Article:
Mary, daughter of John Newton of Oakerthorpe in Derbyshire, and had by her three sons, two of whom left issue. Halton made several alterations and improvements in Wingfield Manor, and repaired the worst ravages inflicted upon it by the civil war. It remained the property of his descendants until a few years ago, when it passed by marriage to the Tristrams of Hampshire (E. Bradbury, All about Derbyshire, p. 286). He died in 1699, aged 72, and was buried in the church of South Wingfield. The inscription on his tomb states that 'the late years of his life were chiefly spent in the studies of music and the mathematics, in which noble sciences he attained a great perfection.'
[J. Barlow Robinson's Historical Sketch of the Ancient Manor of South Wingfield, 1872, p. 12 ; Henry T. Wake, in Notes and Queries, 6th ser. iii. 45; Addit. MSS. 6670 f. 236, 6705 f. 6b, 1026, 6707 f. 11.]
HALTON or HALGHTON, JOHN of (d. 1324), bishop of Carlisle, was a canon of the Augustinian convent of St. Mary's, Carlisle, which was also the cathedral of the diocese. He became prior in due course (Dugdale, Monasticon, vi. 141), and on 23 April 1292 was elected bishop (Chron. de Lanercost, p. 146). The royal assent was given on 26 May. His temporalities were restored on 18 June, and he was consecrated on 14 Sept. at York by Anthony Bek, bishop of Durham (Stubbs, Reg. Angl. p. 48; Le Neve, Fasti, iii. 234, ed. Hardy). A Gilbert de Halton who was archdeacon of Carlisle between 1311 and 1318 was doubtless a kinsman (LE NEVE, iii. 249). Halton was probably educated at Oxford, for which he very warmly claims equal privileges with the universities of France (Raine, Papers from the Northern Registers, p. 122).
Halton was hardly consecrated when he was busy with the great suit for the crown of Scotland. He was present on 17 Nov. 1292 when the king's decision was announced at Berwick, and at the homage of John Balliol on 26 Dec. at Newcastle (Fœdera, i. 780, 782). He found his cathedral town burnt down by a destructive fire on 25 May (Lanercost, p. 144). This was only the beginning of the troubles which beset Carlisle and the whole diocese during his long episcopate. He was appointed by Celestine V one of the collectors of the crusading tithe in Scotland, an office which led to constant disputes, excommunications, and difficulties. At last Boniface VIII absolved him from the impossible order to collect ten thousand marks within a poor and distracted country, now at war with England (Raine, pp. 112–14).
In 1295 Halton was sent as an ambassador to King John of Scotland, and on 8 Nov. received a safe-conduct for his return (ib. pp. 119–20). On 13 Oct. 1297 Halton was appointed custos of Carlisle Castle and of the royal domains (Cal. Doc. Scotl. ii. 244). He held this office many years, and made great exertions in repairing the works and provisioning and garrisoning them. When Wallace ravaged the country thirty miles round, the burden of defending the great border fortress rested entirely on him (ib. iii. 119). Elaborate accounts of his expenses and receipts are printed from his register by Canon Raine (Papers from Northern Registers, pp. 154–9). So exhausted did his diocese become that he sought and obtained the pope's authority to remit, sometimes a third, sometimes the whole of the papal taxation levied on the clergy (ib. pp. 151, 161). He was constantly thrown back on his own resources for fighting against the Scots, and could get little help from an exhausted treasury. Things got worse after Edward II's accession. In 1309 he was ordered by Clement V to excommunicate Bruce for the murder of Comyn. Instead of attending the Easter parliament of 1314, Halton was ordered to reside in his diocese to defend it against the Scots (Parl. Writs, ii. iii. 644; Raine, p. 219), in which object he worked along with the sheriff Andrew Harclay [q. v.] In 1318, however, he was a member of the extraordinary council which Lancaster imposed, and in 1321 he was present at the meeting of northern clergy summoned by Lancaster to Sherburn in Elmet for 28 July (Bridlington, p. 62). Yet he seems to have sent troops to fight against Lancaster in the final struggle which ended at Boroughbridge.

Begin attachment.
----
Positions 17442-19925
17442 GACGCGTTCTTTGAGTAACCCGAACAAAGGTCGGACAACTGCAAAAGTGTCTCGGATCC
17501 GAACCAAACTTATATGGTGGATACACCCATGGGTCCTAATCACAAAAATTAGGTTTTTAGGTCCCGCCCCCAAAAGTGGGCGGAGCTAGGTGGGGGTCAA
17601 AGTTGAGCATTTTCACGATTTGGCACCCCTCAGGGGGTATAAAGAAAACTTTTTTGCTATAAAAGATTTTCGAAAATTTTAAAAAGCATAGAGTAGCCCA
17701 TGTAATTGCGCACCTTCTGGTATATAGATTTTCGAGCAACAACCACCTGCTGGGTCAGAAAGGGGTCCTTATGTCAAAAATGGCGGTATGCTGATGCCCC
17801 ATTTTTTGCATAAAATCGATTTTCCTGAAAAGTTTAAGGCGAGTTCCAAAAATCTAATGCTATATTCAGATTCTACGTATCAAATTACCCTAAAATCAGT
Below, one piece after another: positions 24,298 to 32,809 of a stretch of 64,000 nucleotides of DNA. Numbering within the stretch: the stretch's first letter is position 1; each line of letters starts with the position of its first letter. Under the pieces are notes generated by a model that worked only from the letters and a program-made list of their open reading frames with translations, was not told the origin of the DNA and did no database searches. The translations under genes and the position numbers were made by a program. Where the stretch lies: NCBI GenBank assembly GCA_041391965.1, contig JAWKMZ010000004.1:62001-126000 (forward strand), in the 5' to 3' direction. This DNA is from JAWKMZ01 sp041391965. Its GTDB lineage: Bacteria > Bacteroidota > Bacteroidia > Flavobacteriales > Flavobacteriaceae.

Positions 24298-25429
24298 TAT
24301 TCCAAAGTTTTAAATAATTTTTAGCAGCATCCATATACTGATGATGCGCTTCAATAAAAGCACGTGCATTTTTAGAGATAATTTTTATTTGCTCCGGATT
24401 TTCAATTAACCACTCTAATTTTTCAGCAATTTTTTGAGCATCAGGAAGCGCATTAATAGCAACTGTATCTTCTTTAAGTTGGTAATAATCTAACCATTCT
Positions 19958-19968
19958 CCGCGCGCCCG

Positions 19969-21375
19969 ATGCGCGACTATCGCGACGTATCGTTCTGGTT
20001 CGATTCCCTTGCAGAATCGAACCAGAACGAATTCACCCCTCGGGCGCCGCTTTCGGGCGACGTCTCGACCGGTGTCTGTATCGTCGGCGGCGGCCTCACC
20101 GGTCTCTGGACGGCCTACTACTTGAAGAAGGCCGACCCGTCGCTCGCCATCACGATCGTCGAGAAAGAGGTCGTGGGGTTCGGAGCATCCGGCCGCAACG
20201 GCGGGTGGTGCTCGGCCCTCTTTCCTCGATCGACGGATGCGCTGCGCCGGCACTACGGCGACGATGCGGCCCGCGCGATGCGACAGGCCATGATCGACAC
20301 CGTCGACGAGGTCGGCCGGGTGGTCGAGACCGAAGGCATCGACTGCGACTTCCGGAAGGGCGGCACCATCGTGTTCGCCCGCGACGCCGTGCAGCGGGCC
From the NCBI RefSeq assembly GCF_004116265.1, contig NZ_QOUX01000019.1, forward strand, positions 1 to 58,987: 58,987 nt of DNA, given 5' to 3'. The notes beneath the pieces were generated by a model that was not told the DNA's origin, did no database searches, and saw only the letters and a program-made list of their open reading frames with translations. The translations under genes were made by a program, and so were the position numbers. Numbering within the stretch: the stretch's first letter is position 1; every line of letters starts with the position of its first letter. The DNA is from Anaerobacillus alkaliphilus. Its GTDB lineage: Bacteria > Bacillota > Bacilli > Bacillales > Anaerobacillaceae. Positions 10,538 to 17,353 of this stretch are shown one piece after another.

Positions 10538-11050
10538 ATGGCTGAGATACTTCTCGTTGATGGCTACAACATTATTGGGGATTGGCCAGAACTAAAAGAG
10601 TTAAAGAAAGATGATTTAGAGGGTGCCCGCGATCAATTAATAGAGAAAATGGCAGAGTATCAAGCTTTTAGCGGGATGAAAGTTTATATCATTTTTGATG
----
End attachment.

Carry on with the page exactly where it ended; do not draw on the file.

The Scottish war had reduced Halton to great poverty. In 1314 his houses outside Newcastle had been destroyed to build the town wall, though for this he got compensation (Raine, p. 218); but in 1318 he wrote piteously to pope John XXII begging for help, and requesting that the living of Horncastle in Lincolnshire, the manor of which was already in the hands of the Bishop of Carlisle, should be permanently annexed to his see (ib. pp. 282–4). Edward II backed up his efforts, and he obtained his request (Fœdera, ii. 378). Henceforth Horncastle became a favourite residence of the bishops when they wished to enjoy a little repose from the troubles of their warlike frontier diocese.
In 1320 Halton went on his last embassy to Scotland, and had his expenses refused by the king on the ground that he went for his own good as well as for that of the